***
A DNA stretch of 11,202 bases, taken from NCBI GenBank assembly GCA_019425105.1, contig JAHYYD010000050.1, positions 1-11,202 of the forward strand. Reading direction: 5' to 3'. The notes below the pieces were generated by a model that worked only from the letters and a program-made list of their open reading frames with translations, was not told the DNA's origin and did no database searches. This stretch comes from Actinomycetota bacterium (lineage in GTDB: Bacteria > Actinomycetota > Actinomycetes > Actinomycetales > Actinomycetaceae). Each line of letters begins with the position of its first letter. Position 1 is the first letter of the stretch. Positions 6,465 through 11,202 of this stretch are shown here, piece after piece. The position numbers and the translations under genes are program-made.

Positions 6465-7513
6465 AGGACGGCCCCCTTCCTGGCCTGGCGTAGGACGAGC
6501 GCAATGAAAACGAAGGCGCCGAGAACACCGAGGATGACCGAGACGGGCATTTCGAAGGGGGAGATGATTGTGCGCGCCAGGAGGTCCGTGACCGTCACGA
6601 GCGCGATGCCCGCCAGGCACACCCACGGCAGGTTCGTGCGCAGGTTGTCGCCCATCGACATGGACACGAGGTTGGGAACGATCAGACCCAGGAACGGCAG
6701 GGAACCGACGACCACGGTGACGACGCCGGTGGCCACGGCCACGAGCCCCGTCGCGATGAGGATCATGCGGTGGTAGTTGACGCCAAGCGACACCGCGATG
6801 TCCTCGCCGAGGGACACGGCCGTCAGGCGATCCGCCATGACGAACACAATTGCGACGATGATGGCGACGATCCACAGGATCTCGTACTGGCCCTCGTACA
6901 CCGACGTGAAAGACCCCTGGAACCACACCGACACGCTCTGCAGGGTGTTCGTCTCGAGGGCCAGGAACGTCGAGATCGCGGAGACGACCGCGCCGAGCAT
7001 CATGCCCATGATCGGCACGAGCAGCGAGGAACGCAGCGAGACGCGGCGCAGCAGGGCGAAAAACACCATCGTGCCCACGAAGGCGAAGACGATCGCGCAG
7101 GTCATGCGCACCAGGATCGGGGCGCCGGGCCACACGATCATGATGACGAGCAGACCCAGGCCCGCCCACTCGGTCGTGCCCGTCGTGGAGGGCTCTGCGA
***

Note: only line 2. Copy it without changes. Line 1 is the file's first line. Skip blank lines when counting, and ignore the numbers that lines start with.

Positions 6465-7513